Good Parenting Begins Before Your Baby Arrives

Sam Obitz / July 28th, 2016 / No Comments »

You probably know that the health of your relationship has far reaching effects on your child’s future. You have probably heard that there is no better gift you can give to a child than a mother and father who genuinely love each other. You may even be aware that babies raised in homes with unhappy parents suffer developmentally both intellectually and socially. But you probably don’t realize that the quality of your relationship during your pregnancy has a strong determinative effect on their ability to self-soothe once they are born? Studies have found that couples who were more hostile toward each other in their conflicts, during the later stages of their pregnancy, gave birth to babies that cry more and laugh less.

Most parents know it is unsettling and not a good idea to fight in front of their babies or small children, but few realize that fighting while pregnant is just as damaging to their soon to be added member of the family. Scientists believe a big part of this is the negative effect of emotionally upsetting events on the baby’s development of their vagus nerve.

The vagus nerve is what controls a baby’s ability to focus attention and calm or soothe itself, and it is believed to be quite sensitive to the parent’s emotional state as it develops, especially around the sixth month of pregnancy. The better the quality of the parents’ relationship, the better the baby’s vagal tone will be, and thus the happier the baby. So the quality of your spousal relationship while pregnant plays a vital role in determining your baby’s temperament and sets the tone for the rest of his/her life.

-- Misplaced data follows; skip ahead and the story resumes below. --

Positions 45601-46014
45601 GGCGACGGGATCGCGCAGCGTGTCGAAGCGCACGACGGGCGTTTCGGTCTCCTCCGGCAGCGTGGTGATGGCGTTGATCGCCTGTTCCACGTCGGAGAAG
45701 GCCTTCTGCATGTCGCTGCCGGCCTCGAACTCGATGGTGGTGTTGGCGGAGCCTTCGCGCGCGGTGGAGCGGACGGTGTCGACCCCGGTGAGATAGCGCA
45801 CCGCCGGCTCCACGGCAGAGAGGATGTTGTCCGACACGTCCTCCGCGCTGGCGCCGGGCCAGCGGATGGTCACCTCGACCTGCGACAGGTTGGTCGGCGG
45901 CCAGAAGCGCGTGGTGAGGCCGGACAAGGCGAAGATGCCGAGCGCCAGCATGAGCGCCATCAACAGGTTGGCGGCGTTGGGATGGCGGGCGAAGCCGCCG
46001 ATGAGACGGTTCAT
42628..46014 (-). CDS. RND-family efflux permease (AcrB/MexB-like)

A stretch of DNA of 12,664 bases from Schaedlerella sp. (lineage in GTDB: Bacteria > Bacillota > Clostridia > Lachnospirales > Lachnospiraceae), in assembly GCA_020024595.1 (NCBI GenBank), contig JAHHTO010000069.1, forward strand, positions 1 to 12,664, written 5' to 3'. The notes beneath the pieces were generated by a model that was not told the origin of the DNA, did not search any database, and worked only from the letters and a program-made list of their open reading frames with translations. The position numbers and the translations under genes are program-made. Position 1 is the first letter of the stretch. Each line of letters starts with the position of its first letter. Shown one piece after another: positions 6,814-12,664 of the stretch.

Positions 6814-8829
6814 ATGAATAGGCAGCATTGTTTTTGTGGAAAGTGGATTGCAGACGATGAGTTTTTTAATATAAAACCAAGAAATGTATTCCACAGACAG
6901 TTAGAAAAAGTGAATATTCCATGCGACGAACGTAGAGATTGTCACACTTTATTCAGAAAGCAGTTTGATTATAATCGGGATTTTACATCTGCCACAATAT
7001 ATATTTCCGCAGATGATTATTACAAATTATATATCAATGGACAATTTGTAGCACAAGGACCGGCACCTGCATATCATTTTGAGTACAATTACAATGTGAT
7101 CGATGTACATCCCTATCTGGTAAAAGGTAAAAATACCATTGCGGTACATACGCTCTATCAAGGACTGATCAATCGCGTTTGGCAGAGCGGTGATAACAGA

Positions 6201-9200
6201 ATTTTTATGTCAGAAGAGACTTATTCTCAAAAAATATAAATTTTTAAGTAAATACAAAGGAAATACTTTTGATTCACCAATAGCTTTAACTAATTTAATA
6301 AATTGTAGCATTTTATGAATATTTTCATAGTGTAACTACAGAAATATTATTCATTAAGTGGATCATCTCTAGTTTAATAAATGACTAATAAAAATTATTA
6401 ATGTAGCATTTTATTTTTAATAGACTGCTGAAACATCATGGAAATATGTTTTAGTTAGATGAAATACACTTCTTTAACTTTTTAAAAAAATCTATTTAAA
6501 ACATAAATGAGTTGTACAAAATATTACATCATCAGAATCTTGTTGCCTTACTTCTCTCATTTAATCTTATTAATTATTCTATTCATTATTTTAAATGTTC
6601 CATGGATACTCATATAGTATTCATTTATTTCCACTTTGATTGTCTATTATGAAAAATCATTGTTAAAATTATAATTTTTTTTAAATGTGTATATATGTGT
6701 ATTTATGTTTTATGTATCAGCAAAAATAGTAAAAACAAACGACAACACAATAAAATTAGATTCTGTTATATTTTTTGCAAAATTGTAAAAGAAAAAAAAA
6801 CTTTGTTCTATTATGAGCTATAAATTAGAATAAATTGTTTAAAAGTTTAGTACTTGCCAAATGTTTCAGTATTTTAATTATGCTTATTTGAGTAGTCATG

The vagus nerve controls what is commonly referred to as the fight or flight response in humans that we experience when we perceive a threat. This is a very adaptive and important bodily function when we are about to be attacked by an outside force. However, it is a destructive force when it is only perceived danger – such as when a baby is still in the womb and under no threat of harm.

The fight or flight response is an all or nothing reaction and floods the body with chemicals like adrenaline and the stress hormone cortisol and increases our heart rate. These chemicals are harmful to our body when released for no reason and not quickly metabolized during action (fighting or fleeing) and allowed to stay in our body for more than a few minutes as is the case when activated in a child in the womb.

Most people want their baby to have every advantage possible. So it is important to work on your relationship prior to conceiving a child if you don’t want your child to be at a disadvantage as soon as he or she is born. So make your relationship a priority for your future offspring’s benefit. You don’t have to eliminate disagreements, but you would be wise to be more understanding of each other’s point of view and try to calmly come to resolutions when you inevitably do disagree. An ounce of prevention beats a pound of cure, but the healing power of touch and hugs can go a long way in soothing your unborn child in the aftermath of any disagreements you have.

 

You can follow Sam on Twitter @SuperTaoInc

 

 

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